With Rangers struggling, Hurricanes are testing New York’s winning formula

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NEW YORK — After multiple goals this postseason, Artemi Panarin has whipped his stick through the air like a baseball bat in celebration. Monday evening, he found himself making a similar motion, just for very different reasons. After Carolina’s Evgeny Kuznetsov beat Panarin for a rebound and sent the puck flying into the net for the go-ahead goal, the Rangers star smashed his stick into the glass in anger.

Kuznetsov’s goal stood as the game-winner — a frustrating moment in a frustrating night for the Rangers, who lost 4-1 in Game 5. New York entered the third period with the lead after a Jacob Trouba short-handed tally, then proceeded to give up four unanswered goals. Suddenly, the Rangers’ 3-0 series lead is 3-2 with the series shifting back to Raleigh.

“They wanted it more in the third,” Vincent Trocheck said postgame.

“There were a lot of issues tonight,” added a frustrated Peter Laviolette, who said the team’s issues went beyond just the final period.

Throughout the season, New York has relied on an elite power play, along with five-on-five production from the line of Panarin, center Vincent Trocheck and right wing Alexis Lafrenière. When that hasn’t been enough, goaltender Igor Shesterkin has often been there to bail the team out. That was enough for the Rangers to win the Presidents’ Trophy, set a franchise record for regular season wins and jump out to a 7-0 start in the playoffs. Suddenly, though, Carolina is testing New York’s winning formula.

Panarin has no points and a minus-5 rating in two games since his overtime winner in Game 3. Trocheck hasn’t added to the score sheet in that span, either, and Lafrenière’s lone goal came when taking a shift with Chris Kreider and Mika Zibanejad.

The Rangers still had 59 percent of the expected goal share with the Panarin-Trocheck-Lafrenière line on the ice in Game 5, according to Natural Stat Trick, but Carolina led in scoring chances and high-danger chances in that span. One of the Hurricanes’ most dangerous chances, a Jake Guentzel breakaway saved by Shesterkin, happened with them on the ice.

“When you give them the puck, it’s not easy to cover them,” said Martin Necas, who played more than five minutes against the Panarin line in Game 5. “Once you keep the puck on your sticks, they’re not as good defensively. That’s how you’ve got to play against them, and that’s what we’re doing.”

Panarin’s skating did draw an apparent hooking penalty on Jalen Chatfield shortly before Kuznetsov’s goal, but the officials didn’t call it. Each team got three power plays in the game, and New York’s unit looked far from as dominant as it was earlier in the series. On the Rangers’ first power play, which came after a Kuznetsov slash, Zibanejad got a solid look on a pass off the rush, but that was about it. The Hurricanes generated more chances in that two-minute span, with Teuvo Teravainen getting a dangerous shot from the wing.

In total, Carolina goaltender Frederik Andersen had to make only five saves in New York’s six minutes of power-play time.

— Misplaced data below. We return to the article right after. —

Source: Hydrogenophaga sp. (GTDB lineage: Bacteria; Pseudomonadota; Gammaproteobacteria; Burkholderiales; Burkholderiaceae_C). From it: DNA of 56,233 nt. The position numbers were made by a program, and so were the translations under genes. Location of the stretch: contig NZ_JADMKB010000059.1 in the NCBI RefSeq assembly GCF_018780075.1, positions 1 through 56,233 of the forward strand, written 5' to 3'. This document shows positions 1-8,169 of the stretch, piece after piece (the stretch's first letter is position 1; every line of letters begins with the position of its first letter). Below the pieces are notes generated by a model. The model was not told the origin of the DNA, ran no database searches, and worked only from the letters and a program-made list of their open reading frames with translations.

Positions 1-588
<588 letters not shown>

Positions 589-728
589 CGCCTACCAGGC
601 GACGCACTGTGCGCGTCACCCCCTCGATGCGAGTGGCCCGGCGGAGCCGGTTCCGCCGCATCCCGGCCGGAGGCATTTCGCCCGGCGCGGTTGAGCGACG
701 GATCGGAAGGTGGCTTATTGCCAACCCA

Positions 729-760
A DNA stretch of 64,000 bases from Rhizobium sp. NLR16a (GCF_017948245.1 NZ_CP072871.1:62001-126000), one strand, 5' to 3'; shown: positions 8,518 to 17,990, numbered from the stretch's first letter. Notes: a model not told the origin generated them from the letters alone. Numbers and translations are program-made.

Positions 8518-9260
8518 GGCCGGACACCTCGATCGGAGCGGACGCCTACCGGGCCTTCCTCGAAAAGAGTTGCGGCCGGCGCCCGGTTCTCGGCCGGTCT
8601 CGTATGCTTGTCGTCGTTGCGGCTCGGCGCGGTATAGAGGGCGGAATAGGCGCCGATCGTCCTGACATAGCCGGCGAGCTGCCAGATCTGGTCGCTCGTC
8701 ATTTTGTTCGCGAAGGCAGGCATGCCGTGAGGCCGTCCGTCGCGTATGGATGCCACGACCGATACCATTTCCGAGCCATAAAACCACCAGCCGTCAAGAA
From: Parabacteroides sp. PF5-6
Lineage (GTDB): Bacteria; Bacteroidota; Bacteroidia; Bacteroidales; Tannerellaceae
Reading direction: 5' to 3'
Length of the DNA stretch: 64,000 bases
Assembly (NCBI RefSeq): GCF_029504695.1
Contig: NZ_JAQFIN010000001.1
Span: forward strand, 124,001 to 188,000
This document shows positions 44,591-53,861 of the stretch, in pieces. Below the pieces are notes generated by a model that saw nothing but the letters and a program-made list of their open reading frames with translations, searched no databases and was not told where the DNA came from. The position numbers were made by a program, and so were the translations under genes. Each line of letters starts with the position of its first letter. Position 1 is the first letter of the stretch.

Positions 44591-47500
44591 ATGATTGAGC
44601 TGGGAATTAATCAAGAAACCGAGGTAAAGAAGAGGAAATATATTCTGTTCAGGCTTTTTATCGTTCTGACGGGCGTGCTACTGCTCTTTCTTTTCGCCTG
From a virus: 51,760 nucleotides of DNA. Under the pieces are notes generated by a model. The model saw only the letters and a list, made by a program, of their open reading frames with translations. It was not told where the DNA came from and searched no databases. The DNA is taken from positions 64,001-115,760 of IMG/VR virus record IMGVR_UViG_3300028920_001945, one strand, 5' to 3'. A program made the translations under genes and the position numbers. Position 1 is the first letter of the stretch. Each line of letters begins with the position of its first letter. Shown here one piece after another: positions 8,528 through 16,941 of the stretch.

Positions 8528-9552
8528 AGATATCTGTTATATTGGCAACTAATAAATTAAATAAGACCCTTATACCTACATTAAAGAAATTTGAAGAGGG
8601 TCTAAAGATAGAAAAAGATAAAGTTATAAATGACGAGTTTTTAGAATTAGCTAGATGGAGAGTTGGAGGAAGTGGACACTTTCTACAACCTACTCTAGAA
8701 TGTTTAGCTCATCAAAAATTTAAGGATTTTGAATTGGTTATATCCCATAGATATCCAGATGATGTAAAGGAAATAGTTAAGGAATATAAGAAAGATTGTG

“We’ve just got to execute better on our entries,” Trocheck said. “I don’t think they changed out much on their forecheck.”

The unit, which scored four power-play goals in the first two games of the series, now has gone eight tries without a goal.

“(The Hurricanes are) aggressive in what they do,” Laviolette said. “We’ve got to move things a little quicker.”

The Hurricanes know that to beat New York, they have to beat Shesterkin. The goalie was far from the Rangers’ biggest issue Monday — he saved more goals than expected, according to Natural Stat Trick — but the Rangers allowed too many dangerous chances in front of him, and Carolina eventually broke through. Jordan Staal got around Braden Schneider on Carolina’s first goal early in the third, and Panarin wasn’t in position to prevent Kuznetsov’s rebound goal. Then Trouba turned a puck over behind the net midway through the third, allowing Necas to feed Jordan Martinook in the slot.

New York didn’t put its goalie in position to steal a game, as he did in Game 2, and Carolina took advantage.

“Any time you don’t play up to your capabilities, you get concerned about that,” Laviolette said. “But I also know that this group has had games like that before, and they’ve responded.”

The task will be harder in Carolina, where Hurricanes coach Rod Brind’Amour will have control over last change. He can select matchups and perhaps lean on his Guentzel-Sebastian Aho-Andrei Svechnikov line against Panarin’s trio.

Still, the Rangers are not in a position to panic. If they win one of their next two games, they’re on to the Eastern Conference final. Carolina adjusted when New York jumped to a series lead, and now it’s Laviolette and his players’ turn.

“At the beginning of the year, if you told me we’d be 3-2 against the second-best team in the league and (had) an opportunity to close it out, it’s a pretty good spot to be in,” Kreider said. “Just go down there and be better, be more detailed, work for each other and find a way to win a game.”

To do that, the Rangers will need to get back to what earned them the No. 1 overall seed — far from what they showed Monday night.

(Photo: Bruce Bennett / Getty Images)

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